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article imagePink Ouija Board game aimed at young girls prompts boycott

By Chris Dade     Feb 6, 2010 in Lifestyle
A pink version of the Ouija Board game, made by Hasbro and sold at Toys R Us locations throughout the U.S. and Canada, has been targeted by Christian groups concerned that it is encouraging young girls to communicate with the spirits of the dead.
Living His Life Abundantly and LifeSiteNews are two of the websites encouraging people to sign up to a boycott intended to force Hasbro and Toys R Us to stop making and selling a relatively new version of the Ouija Board game, which Fox News says first came on to the market in 1967, designed to appeal to girls as young as eight.
Available also on Amazon.com, the Ouija Board has been condemned as "a dangerous spiritual game" by Stephen Phelan, communications director for the Pro-Life Catholic missionary organization Human Life International, Mr Phelan stating that the Bible warns people "not to mess with spirits", adding:All Christians should know, well everyone should, that it's opening up a person to attack, spiritually. Christians shouldn't use it
Critics have pointed to the words of a former New York City police officer, Ralph Sarchie, said to be an expert in demonology - Mr Sarchie claims to have investigated witches and Satanists and attended exorcisms while working in the South Bronx - as evidence of the dangers posed by games such as Ouija Board.
It is reported that Mr Sarchie wrote in his book Beware the Night:There ought to be a law against these evil, occult `toys. I can hear some of you out there saying, ‘Hey, I used a Ouija board and nothing happened.’ Consider yourself lucky, then. It’s like playing Russian roulette. When you put the gun to your head, if you don’t hear a loud noise, you made it. Same thing with the board: The more times you pull the trigger, the more likely that on the next shot, your entire world will go black
A Canadian man, John Cain, supposedly once involved in the Occult and responsible for launching the boycott which hopes to force the game's withdrawal, noted too:This is the mainstreaming of the occult.
I’m a Catholic and I know it’s stated in the Catechism and the Bible that divination and necromancy are off-limits. But the middle-of-the-road group, people who have either fallen away from the Church or don’t have any religious affiliation, they think that when a big corporation like Hasbro and Toys R Us makes it appear so innocuous, it makes them wonder ‘how bad can this be?’ So they buy it and introduce it to their children
Hasbro has defended Ouija Board as " simply a game" which is "intended purely for fun and entertainment", and the Rhode Island-based manufacturer has found support from Chris Byrne, director of content for TimetoPlayMag.com.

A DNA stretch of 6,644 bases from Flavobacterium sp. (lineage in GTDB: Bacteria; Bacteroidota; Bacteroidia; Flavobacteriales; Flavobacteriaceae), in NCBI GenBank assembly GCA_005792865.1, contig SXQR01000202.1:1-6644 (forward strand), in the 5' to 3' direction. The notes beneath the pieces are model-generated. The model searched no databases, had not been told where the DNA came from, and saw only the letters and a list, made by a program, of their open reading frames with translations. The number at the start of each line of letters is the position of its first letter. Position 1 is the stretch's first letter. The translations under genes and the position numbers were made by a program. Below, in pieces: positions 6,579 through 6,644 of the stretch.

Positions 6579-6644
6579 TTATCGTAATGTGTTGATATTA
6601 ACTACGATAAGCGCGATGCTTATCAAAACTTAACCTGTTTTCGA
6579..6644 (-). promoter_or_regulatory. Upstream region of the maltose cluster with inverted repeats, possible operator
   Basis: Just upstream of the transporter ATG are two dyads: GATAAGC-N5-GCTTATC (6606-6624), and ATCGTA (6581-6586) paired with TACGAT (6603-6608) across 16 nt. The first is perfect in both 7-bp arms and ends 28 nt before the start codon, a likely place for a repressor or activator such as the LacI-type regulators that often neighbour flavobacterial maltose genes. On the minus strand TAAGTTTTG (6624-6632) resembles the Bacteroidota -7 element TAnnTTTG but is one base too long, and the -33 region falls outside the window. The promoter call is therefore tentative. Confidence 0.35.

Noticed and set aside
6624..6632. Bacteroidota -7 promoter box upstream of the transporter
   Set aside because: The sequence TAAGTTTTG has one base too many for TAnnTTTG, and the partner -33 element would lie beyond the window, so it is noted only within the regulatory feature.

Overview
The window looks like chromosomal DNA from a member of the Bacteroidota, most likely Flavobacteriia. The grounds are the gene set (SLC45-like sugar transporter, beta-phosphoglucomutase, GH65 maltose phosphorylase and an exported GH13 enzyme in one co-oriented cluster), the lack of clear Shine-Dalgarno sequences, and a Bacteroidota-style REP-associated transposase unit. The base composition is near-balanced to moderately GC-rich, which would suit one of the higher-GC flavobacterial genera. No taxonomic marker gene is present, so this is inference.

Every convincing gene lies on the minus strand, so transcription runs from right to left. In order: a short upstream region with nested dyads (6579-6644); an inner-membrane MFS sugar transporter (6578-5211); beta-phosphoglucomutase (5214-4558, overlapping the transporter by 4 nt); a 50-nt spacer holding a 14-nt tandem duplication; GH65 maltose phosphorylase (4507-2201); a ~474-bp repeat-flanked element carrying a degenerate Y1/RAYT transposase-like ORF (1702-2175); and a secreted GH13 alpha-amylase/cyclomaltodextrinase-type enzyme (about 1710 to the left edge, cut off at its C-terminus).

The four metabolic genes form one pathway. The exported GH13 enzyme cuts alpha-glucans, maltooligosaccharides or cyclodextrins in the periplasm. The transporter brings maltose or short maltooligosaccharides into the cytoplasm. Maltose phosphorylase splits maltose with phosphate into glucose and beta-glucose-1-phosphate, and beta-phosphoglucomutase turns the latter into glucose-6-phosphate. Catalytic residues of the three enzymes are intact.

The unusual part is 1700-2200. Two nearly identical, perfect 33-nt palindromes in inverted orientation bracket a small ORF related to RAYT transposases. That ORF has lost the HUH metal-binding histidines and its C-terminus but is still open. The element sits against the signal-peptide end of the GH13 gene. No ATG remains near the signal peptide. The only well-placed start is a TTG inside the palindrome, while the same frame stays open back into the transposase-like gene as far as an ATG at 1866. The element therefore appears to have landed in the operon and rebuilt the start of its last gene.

Fox News quotes Mr Byrne as saying of Ouija Board:There's absolutely nothing remotely Christian or un-Christian about it. I think people are projecting their belief system on it
Refuting the idea that Ouija boards are a means to communicate with the dead Mr Byrne added:That is something that people have made up and it became part of our culture. It's always been entertainment. What I remember is trying to brain my younger brother with the board because he kept moving it. It's just funny that people make up this stuff
The website Bright Hub recently posed the questions "Do Ouija boards work?" and "Are these so-called spiritual tools effective enough to communicate with the dead?".
Stating that the Ouija board has its origins in China approximately 3,110 years ago, indicating too that the Greek philosopher Pythagoras may have used a board during seances 2,550 years ago, Bright Hub concluded that the "automatic, mysterious motion of the Ouija board pointer" is in reality "manipulated by the users".
It also makes reference to the pointer, often known as the planchette, moving as a result of the ideomotor effect.
Nevertheless, denying that criticism of the game had played its part in the decision, Toys R Us spokesman Bob Friedland has told LifeSiteNews that his chain has stopped stocking Ouija Board "because we're making way for newer products".
The pink version of Ouija Board was first sold by Toys R Us in 2008 and following its withdrawal a glow-in-the dark version of Ouija Board designed for eight- to 14-year olds will remain on sale.
Ouija Board had allegedly been the subject of a complaint to Toys R Us by Human Life International some years ago. However the matter went no further than a call to the toy store chain because Toys R Us denied the game was on sale and Human Life International could find no evidence of it being sold.
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